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Yet on his brothers shall depend for clothing.
To find a foe it shall not be his hap,

And peace shall lull him in her flow'ry lap;
Yet shall he live in strife, and at his door
Devouring war shall never cease to roar;
Yea it shall be his natural property

To harbour those that are at enmity.


What pow'r, what force, what mighty spell, if not Your learned hands, can loose this Gordian knot?

The next QUANTITY and QUALITY spake in prose; then RELATION was called by his


RIVERS, arise; whether thou be the son



Of utmost Tweed, or Oose, or gulphy Dun,
Or Trent, who like some earth-born giant spreads
His thirty arms along th' indented meads,
Or sullen Mole that runneth underneath,
Or Severn swift, guilty of maiden's death,
Or rocky Avon, or of sedgy Lce,
Or coaly Tine, or ancient hallow'd Dee,

Or Humber loud that keeps the Scythian's name,
Or Medway smooth, or royal tower'd Thame. 100

[The rest was prose.]

94 indented] Sylvester's Du Bartas, D. iii. W. 1. 'Our silver Medway which doth deepe indent The flowerie meadowes of my native Kent.' 98 hallow'd] 'holy Dee.' Randolph's Poems, p. 48, ed. 1640.





THIS is the month, and this the happy morn,
Wherein the Son of heav'n's eternal king,
Of wedded Maid, and Virgin Mother born,
Our great redemption from above did bring;
For so the holy sages once did sing,

That he our deadly forfeit should release,
And with his Father work us a perpetual peace.


That glorious form, that light unsufferable,
And that far-beaming blaze of majesty,


Wherewith he wont at heav'n's high council-table To sit the midst of Trinal Unity,

He laid aside; and here with us to be,

Forsook the courts of everlasting day,


And chose with us a darksome house of mortal clay.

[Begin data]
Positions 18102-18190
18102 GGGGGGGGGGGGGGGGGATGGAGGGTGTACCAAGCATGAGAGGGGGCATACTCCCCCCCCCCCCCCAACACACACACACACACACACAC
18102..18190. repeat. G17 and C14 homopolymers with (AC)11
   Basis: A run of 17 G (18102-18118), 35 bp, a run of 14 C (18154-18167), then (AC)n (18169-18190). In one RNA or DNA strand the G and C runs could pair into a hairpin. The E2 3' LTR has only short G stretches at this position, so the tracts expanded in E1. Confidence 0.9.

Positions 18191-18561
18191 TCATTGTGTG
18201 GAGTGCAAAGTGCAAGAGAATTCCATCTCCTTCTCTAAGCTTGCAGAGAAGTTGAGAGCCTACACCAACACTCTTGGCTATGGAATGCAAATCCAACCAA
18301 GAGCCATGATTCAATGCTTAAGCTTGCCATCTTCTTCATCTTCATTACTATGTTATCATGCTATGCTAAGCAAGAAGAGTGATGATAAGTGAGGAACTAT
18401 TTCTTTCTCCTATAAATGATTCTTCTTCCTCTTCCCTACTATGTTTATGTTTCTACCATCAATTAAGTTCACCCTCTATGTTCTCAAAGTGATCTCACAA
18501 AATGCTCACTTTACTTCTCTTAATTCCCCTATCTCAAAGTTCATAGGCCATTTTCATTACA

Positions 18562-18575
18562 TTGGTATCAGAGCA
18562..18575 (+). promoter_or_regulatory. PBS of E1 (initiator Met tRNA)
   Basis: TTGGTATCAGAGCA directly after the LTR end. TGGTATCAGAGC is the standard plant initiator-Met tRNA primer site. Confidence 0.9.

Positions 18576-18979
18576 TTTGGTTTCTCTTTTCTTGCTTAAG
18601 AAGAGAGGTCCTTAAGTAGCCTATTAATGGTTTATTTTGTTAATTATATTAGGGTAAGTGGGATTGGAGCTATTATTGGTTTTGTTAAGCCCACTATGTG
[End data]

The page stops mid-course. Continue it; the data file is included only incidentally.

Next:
Say, heav'nly Muse, shall not thy sacred vein
Afford a present to the Infant God?

Hast thou no verse, no hymn, or solemn strain,
To welcome him to this his new abode,


Now while the heav'n by the sun's team untrod, Hath took no print of the approaching light, 20 And all the spangled host keep watch in squadrons bright?


See how from far upon the eastern road
The star-led wisards haste with odours sweet:
O run, prevent them with thy humble ode,
And lay it lowly at his blessed feet;
Have thou the honour first thy Lord to greet,


And join thy voice unto the Angel quire, From out his secret altar touch'd with hallow'd fire.

19 sun's team] Henry IV. P. I. act iii. sc. 4. 'heavenly-harness'd team.'


23 star-led] 'The starre-led sages that would Christ behold.' Bancroft's Sec. B. of Epigrams, Ep. 228. Todd. Storer's Life of Wolsey, p. 21.

'When wise magicians wandered far awide

To find the place of our Messiah's birth.'

23 wisards] Spenser's F. Q. iv. xii. 2. 'antique wisards.' i. iv. 12. 'and strong advizement of six wizards old.' Warton. 'The Syracusan wizard did invent.' Storer's Life of Wolsey, p. 12. And Fitz-Geffrey's Holy Raptures, p. 37. 17.

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While the heav'n-born child

All meanly wrapt in the rude manger lies; Nature in awe to him

Had dofft her gaudy trim,

With her great Master so to sympathize: It was no season then for her

To wanton with the sun, her lusty paramour.

Only with speeches fair

She woos the gentle air


To hide her guilty front with innocent snow And on her naked shame,

Pollute with sinful blame,

The saintly veil of maiden white to throw, Confounded that her Maker's eyes

Should look so near upon her foul deformities.

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But he her fears to cease,

Sent down the meek-ey'd Peace;



She, crown'd with olive green, came softly

Down through the turning sphere

His ready harbinger,

With turtle wing the amorous clouds dividing; 50

And waving wide her myrtle wand,

She strikes a universal peace through sea and land.


Nor war, or battle's sound

Was heard the world around:

The idle spear and shield were high up hung, The hooked chariot stood

Unstain'd with hostile blood,

The trumpet spake not to the armed throng, And kings sat still with awful eye,


As if they surely knew their sov'reign Lord was by.


But peaceful was the night,

Wherein the Prince of light

His reign of peace upon the earth began: The winds with wonder whist

Smoothly the waters kist,

Whisp'ring new joys to the mild ocean,



The ayre is cleere, and


64 whist] Nash's Dido, 1594. southerne windes are whist.' 'The waters whist.' 'Winds whist.'

Golding's Ovid, p. 63.
Aylet's Divine Poems,

p. 65. 'If the winde be whist.' Marlowe's Hero and Leander, p. 13. 'far from the toure, when all is whist and still.' And see S. Hardinge's Com. Verses to W. Browne, from MS. in Beloe's Anecd. vi. 68.

'The winds that erst were whist

Beginne to roare,

Each tree, your songes beinge mist,

Shreeks as before.

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